Wednesday, August 17, 2016

The time has come ....

... to move this blog.

I thought about this for a while and came to the conclusion that it will be easier to start anew than to modify the design of this blog to meet my new needs.

My new site is

Hope to see you there. Thank you.

Tuesday, July 19, 2016


More sketches part of my attempt of completing 31 days of sketching. I did miss few days already when things got in the way.

I am also working on the layout of the blog. After all these years, I think the time has come to give focus, purpose and method to this site. Or move it on a different platform. It remains to be seen how things will turn out.


 found Marie’s story the best part of the book’s historic recreation. We experience the obstacle course laid out before these aspiring dancing girls. The unflinching standards of performance, dress, and decorum that serve as a sieve, filtering out all but the most ruthlessly determined and privileged.
Marie is only able to advance by selfish dedication to art, and the opportunity to earn a small wage modelling nude for the 50 year old Degas.
The girl’s never very deep innocence is peeled off bit by bit as Degas’ drawings of her developing body become sought after by ardent collectors.
Meanwhile her success as a dancer becomes a two-edged sword. Elevation inside the opera putting greater and greater demand on her to pay for tutors, purchase silk slippers and tarlatan skirts

This wax model over an armature of wire, leather and old paint brushes, dressed in actual clothing and with a wig of real hair, becomes the ultimate expression of Degas’ obsession with drawing Marie.
However, public reception to the sculpture was mixed.
The 3/4 life size figure is lauded as the first truly modern sculpture. A triumph of realism in art. Degas turning his back on the pearly-white floating nymphs found cluttering every over-stuffed parlor and gilded brothel in Paris.
Yet, The Little Dancer was simultaneously rejected as simply too ugly. A female ape, a barbarian Aztec, a sinewy-muscled circus acrobat.
Given the frank realism of the work, reaction to the sculpture is also the hone

Not really.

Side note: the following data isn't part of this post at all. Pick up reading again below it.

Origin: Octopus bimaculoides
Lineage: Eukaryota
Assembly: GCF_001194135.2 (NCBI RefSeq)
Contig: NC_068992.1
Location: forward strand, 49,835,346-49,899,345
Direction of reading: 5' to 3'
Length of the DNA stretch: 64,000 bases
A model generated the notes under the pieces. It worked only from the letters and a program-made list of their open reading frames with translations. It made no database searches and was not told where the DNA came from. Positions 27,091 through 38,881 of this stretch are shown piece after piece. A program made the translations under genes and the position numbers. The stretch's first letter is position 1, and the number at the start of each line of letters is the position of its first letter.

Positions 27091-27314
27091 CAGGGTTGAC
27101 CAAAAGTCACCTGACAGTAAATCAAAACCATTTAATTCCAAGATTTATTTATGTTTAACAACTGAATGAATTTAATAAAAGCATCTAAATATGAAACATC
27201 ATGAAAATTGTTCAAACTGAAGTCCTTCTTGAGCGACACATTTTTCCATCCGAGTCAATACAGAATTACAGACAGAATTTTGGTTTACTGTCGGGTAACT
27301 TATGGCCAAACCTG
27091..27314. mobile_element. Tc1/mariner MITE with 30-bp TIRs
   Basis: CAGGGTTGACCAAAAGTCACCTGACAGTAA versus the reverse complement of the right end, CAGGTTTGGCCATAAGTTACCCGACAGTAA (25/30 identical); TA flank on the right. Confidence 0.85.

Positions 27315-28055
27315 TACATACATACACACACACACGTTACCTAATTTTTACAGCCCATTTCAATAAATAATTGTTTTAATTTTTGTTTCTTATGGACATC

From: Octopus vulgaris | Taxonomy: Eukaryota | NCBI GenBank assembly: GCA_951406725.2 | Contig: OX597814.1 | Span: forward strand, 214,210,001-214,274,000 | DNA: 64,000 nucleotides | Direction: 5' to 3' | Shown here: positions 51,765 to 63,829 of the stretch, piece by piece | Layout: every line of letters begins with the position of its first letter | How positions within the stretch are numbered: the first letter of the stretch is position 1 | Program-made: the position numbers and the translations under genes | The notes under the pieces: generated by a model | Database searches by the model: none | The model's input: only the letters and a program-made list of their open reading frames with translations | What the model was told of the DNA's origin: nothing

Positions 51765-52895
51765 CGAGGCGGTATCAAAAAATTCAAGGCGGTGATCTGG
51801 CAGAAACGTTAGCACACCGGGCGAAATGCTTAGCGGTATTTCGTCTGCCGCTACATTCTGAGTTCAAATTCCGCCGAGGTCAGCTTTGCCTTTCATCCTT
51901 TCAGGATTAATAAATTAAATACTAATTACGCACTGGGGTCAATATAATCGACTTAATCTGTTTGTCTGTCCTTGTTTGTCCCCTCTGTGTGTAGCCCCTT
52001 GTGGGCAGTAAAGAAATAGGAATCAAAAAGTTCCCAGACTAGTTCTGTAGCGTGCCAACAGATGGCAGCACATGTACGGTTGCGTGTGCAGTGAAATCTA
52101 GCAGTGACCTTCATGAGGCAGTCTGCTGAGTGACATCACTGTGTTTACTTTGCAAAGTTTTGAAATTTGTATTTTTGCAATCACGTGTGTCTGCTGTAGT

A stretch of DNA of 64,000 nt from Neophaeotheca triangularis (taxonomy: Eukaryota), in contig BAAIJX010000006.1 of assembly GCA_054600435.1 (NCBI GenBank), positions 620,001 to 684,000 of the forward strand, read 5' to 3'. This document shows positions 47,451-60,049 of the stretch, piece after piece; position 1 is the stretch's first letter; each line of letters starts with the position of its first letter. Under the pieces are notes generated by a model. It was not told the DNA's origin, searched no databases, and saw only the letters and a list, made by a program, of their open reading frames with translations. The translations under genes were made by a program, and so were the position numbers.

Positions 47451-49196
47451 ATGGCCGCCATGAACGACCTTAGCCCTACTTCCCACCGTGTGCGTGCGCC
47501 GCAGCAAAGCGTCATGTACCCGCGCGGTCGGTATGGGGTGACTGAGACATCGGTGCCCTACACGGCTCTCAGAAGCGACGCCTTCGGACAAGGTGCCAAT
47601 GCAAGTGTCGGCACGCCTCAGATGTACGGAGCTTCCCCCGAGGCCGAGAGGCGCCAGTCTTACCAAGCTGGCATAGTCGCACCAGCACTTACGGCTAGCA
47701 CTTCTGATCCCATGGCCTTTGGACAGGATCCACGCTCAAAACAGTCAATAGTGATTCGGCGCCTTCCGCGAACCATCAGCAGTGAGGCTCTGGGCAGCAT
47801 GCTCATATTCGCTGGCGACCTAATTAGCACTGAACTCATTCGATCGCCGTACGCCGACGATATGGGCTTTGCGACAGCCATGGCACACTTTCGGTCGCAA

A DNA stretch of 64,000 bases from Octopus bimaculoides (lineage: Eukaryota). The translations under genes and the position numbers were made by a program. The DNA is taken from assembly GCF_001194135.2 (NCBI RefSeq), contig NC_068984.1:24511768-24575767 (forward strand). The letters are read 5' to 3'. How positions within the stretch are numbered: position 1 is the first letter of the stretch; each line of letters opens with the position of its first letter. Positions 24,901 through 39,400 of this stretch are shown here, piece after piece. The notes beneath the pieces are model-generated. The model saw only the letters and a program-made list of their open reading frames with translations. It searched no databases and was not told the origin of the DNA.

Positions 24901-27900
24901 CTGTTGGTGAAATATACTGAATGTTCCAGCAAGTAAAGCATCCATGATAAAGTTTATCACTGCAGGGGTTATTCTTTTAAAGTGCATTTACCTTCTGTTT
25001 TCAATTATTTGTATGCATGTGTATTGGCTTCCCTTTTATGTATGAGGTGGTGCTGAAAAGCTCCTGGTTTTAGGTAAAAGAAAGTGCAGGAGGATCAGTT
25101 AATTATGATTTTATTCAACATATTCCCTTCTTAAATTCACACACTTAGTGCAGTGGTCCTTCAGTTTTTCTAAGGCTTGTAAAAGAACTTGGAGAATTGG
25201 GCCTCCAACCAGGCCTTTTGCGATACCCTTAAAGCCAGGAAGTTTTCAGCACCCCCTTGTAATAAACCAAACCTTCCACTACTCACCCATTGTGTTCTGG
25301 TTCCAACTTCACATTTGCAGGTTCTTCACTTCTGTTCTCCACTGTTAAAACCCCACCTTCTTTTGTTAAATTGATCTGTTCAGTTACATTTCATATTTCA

I’m not going to make any rash decisions – like swearing off tinting drawings.
Well maybe I will for a while.
Everything goes in phases. But I still need to keep it in reserve for challenging situations.
Draw now / paint later is still the best way to get results when you’re pressed for time and the final presentation matters.
I suppose my main take away is that there’s still a long ways to go towards the mastery of ink – towards even greater range of expression – more interesting marks.
Even as my painting evolves in parallel.
Right now we are packing our bags for a month long painting trip. I hope to have more definitive things to say on this topic when I get back. So stay tuned, and I’ll be haunting your comments from our hotel wifi.

Monday, July 11, 2016

Friday, July 8, 2016

#Worldwatercolormonth days 6,7,8

Still following Milind's videos - wet-on-wet techniques

 Wet-on-wet on gessoed paper - covered up an old graphite sketch.

I went to the park with the intention of practicing the wet-on-wet on location, but I forgot my paints! I had only a few watercolor pencils.

Back to Milind:

Tuesday, July 5, 2016

#Worldwatercolormonth - days 4 and 5

Coffee cup - attempt at painting reflections on a white cup. 

 Landscape after Milind Mullick

Monday, July 4, 2016

#Worldwatercolormonth - Days 1,2,3

I spent the weekend in Burlington, painting under Shari's guidance.

Day 1 - I painted an imaginary landscape after a video from The mind of watercolor channel.

Day 2 - painting at the Fisherman Pier.

Day 3 - at the Perkins Pier